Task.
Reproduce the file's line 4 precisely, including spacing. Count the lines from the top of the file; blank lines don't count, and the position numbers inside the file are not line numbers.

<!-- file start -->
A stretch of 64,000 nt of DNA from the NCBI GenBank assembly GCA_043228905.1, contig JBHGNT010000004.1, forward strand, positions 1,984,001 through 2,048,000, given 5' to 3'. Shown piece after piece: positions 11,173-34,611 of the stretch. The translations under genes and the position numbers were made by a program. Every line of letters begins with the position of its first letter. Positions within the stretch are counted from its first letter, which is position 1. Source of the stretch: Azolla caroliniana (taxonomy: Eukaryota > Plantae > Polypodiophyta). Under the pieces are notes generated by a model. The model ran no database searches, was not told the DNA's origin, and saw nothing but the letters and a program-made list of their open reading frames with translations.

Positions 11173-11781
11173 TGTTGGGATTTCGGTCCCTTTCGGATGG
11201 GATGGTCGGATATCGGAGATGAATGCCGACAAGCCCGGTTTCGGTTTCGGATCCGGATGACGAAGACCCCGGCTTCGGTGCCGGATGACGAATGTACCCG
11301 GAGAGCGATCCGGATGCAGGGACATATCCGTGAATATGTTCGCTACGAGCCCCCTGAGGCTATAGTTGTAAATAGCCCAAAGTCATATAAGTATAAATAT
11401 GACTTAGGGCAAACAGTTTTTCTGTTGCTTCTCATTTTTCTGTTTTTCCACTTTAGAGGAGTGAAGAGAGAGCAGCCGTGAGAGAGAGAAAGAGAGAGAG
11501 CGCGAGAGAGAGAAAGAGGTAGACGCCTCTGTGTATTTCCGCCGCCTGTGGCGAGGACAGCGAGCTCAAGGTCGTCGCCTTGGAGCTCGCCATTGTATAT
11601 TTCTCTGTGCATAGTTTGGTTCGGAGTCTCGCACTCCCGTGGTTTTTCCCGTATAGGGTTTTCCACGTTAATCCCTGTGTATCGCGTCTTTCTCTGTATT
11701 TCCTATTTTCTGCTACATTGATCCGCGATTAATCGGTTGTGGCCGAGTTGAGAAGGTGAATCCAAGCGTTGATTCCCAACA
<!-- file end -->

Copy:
11201 GATGGTCGGATATCGGAGATGAATGCCGACAAGCCCGGTTTCGGTTTCGGATCCGGATGACGAAGACCCCGGCTTCGGTGCCGGATGACGAATGTACCCG